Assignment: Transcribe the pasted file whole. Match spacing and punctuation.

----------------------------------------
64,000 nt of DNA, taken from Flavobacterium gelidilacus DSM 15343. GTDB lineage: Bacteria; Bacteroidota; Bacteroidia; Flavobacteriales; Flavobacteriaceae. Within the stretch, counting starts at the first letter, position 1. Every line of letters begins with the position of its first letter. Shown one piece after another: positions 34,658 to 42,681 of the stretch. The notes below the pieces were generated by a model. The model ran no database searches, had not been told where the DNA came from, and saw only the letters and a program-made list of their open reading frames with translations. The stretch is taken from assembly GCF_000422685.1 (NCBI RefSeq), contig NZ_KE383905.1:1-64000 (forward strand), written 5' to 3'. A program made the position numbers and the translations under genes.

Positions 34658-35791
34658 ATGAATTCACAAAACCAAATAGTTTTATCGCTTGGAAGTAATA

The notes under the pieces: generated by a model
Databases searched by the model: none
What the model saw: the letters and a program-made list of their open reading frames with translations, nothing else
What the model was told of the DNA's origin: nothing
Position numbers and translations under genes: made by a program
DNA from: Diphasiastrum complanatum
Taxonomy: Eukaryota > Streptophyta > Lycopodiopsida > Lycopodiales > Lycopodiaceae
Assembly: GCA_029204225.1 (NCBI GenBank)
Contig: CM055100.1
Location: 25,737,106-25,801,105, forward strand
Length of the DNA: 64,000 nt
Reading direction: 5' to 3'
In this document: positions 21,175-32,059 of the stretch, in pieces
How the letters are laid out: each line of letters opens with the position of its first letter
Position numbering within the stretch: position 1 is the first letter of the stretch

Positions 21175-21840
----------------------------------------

64,000 nt of DNA, taken from Flavobacterium gelidilacus DSM 15343. GTDB lineage: Bacteria; Bacteroidota; Bacteroidia; Flavobacteriales; Flavobacteriaceae. Within the stretch, counting starts at the first letter, position 1. Every line of letters begins with the position of its first letter. Shown one piece after another: positions 34,658 to 42,681 of the stretch. The notes below the pieces were generated by a model. The model ran no database searches, had not been told where the DNA came from, and saw only the letters and a program-made list of their open reading frames with translations. The stretch is taken from assembly GCF_000422685.1 (NCBI RefSeq), contig NZ_KE383905.1:1-64000 (forward strand), written 5' to 3'. A program made the position numbers and the translations under genes.

Positions 34658-35791
34658 ATGAATTCACAAAACCAAATAGTTTTATCGCTTGGAAGTAATA

The notes under the pieces: generated by a model
Databases searched by the model: none
What the model saw: the letters and a program-made list of their open reading frames with translations, nothing else
What the model was told of the DNA's origin: nothing
Position numbers and translations under genes: made by a program
DNA from: Diphasiastrum complanatum
Taxonomy: Eukaryota > Streptophyta > Lycopodiopsida > Lycopodiales > Lycopodiaceae
Assembly: GCA_029204225.1 (NCBI GenBank)
Contig: CM055100.1
Location: 25,737,106-25,801,105, forward strand
Length of the DNA: 64,000 nt
Reading direction: 5' to 3'
In this document: positions 21,175-32,059 of the stretch, in pieces
How the letters are laid out: each line of letters opens with the position of its first letter
Position numbering within the stretch: position 1 is the first letter of the stretch

Positions 21175-21840